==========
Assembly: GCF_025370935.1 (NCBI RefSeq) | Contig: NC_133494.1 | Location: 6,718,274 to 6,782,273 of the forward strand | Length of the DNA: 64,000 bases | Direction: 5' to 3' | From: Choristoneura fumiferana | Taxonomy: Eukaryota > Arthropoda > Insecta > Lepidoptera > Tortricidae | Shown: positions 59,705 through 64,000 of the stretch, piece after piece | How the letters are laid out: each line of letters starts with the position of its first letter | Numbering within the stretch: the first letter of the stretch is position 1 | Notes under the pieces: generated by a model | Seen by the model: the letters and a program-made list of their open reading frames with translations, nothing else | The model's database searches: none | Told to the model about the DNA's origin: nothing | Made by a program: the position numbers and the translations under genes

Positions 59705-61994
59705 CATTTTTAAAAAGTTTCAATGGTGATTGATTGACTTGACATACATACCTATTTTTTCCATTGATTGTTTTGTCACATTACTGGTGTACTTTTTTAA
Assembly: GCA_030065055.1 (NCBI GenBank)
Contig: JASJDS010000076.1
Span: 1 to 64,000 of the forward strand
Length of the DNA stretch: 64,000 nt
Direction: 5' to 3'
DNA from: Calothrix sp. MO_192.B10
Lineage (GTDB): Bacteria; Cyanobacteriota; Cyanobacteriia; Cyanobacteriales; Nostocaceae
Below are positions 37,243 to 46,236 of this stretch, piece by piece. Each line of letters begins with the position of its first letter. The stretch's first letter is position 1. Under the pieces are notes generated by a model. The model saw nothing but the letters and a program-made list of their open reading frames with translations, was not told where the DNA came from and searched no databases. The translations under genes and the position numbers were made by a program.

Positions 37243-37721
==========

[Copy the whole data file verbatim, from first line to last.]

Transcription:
Assembly: GCF_025370935.1 (NCBI RefSeq) | Contig: NC_133494.1 | Location: 6,718,274 to 6,782,273 of the forward strand | Length of the DNA: 64,000 bases | Direction: 5' to 3' | From: Choristoneura fumiferana | Taxonomy: Eukaryota > Arthropoda > Insecta > Lepidoptera > Tortricidae | Shown: positions 59,705 through 64,000 of the stretch, piece after piece | How the letters are laid out: each line of letters starts with the position of its first letter | Numbering within the stretch: the first letter of the stretch is position 1 | Notes under the pieces: generated by a model | Seen by the model: the letters and a program-made list of their open reading frames with translations, nothing else | The model's database searches: none | Told to the model about the DNA's origin: nothing | Made by a program: the position numbers and the translations under genes

Positions 59705-61994
59705 CATTTTTAAAAAGTTTCAATGGTGATTGATTGACTTGACATACATACCTATTTTTTCCATTGATTGTTTTGTCACATTACTGGTGTACTTTTTTAA
Assembly: GCA_030065055.1 (NCBI GenBank)
Contig: JASJDS010000076.1
Span: 1 to 64,000 of the forward strand
Length of the DNA stretch: 64,000 nt
Direction: 5' to 3'
DNA from: Calothrix sp. MO_192.B10
Lineage (GTDB): Bacteria; Cyanobacteriota; Cyanobacteriia; Cyanobacteriales; Nostocaceae
Below are positions 37,243 to 46,236 of this stretch, piece by piece. Each line of letters begins with the position of its first letter. The stretch's first letter is position 1. Under the pieces are notes generated by a model. The model saw nothing but the letters and a program-made list of their open reading frames with translations, was not told where the DNA came from and searched no databases. The translations under genes and the position numbers were made by a program.

Positions 37243-37721